25. Many fraud victims don’t get reimbursed for their losses
An increasing number of fraud victims are not getting reimbursed. Javelin found 23 percent of fraud victims did not get their money back in 2018, which is 3 times more than in 2016.
26. Poor shopping habits leave Americans exposed to ID theft
Experian found 43% of identity theft victims in the U.S. admitted the incident happened after shopping online during the holidays. Increased shopping from home during the pandemic also led to an increase in online fraud and scam incidents in 2020 and 2021.
Despite this, only 58% said they wouldn’t use public wifi networks for shopping in the future.
27. Account sharing habits could lead to ID theft
Despite the risks involved, a survey found 79% of Americans admit to sharing passwords. Only 13% of survey respondents were worried about identity fraud, despite the risk. Given 65% of surveyed adults admit to reusing passwords across sites, many adults could be more vulnerable to ID theft than they realize.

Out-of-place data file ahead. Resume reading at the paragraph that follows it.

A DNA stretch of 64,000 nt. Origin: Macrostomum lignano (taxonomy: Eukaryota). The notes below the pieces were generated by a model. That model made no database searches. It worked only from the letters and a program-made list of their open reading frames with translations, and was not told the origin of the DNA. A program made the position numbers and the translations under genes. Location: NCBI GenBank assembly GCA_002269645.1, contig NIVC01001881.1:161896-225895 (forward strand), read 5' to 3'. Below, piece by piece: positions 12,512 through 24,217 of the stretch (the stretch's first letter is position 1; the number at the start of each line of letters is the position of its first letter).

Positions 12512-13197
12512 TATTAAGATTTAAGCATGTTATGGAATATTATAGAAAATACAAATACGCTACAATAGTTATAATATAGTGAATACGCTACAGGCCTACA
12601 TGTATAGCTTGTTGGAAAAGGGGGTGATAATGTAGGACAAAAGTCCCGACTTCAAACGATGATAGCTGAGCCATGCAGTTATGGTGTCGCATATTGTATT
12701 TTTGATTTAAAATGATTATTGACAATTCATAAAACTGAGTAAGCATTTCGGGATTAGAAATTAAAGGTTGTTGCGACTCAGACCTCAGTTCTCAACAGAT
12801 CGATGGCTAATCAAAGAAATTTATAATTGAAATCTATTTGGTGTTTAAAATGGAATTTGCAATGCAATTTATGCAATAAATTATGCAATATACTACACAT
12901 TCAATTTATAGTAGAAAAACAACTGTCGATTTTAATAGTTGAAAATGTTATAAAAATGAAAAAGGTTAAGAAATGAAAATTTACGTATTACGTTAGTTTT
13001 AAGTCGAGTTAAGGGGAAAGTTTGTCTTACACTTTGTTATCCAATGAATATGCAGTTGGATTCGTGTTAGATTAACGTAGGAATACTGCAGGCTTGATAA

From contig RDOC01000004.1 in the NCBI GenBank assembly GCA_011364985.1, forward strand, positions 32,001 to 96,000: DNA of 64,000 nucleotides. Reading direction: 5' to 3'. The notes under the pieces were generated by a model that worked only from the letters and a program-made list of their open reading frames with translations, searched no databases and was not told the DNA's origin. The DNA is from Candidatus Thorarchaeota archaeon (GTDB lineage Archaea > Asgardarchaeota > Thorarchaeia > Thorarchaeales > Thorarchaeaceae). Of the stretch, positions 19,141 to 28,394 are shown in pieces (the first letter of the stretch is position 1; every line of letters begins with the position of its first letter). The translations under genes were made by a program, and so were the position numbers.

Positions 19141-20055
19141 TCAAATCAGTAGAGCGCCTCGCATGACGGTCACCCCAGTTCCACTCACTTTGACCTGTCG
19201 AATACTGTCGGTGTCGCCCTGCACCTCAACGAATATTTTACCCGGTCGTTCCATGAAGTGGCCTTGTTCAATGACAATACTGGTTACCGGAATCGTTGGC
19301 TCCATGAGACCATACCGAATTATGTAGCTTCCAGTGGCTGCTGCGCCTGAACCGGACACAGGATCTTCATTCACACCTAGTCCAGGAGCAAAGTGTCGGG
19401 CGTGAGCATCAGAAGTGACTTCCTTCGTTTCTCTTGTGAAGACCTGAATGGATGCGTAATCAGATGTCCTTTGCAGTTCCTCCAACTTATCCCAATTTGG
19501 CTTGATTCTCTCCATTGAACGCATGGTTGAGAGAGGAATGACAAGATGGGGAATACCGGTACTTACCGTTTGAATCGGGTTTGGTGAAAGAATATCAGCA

28. Card-related fraud is rising again in Australia
The Australia Payments Network reports that spending on payment cards is up, and ard fraud is on the rise too. Its FY 2021 report indicates that while counterfeit/skimming fraud fell by 34% and lost and stolen card fraud fell by 24.9%, card-not-present fraud (CNP) rose by 3.8%.
29. Identity theft has lasting emotional impacts
In its 2018 study The Aftermath®: The Non-Economic Impacts of Identity Theft, the Identity Theft Resource Center examined the emotional impacts that follow from identity theft victimhood. The study found 77.3% of victims report increased stress levels and 54.5% experienced more fatigue and decreased energy.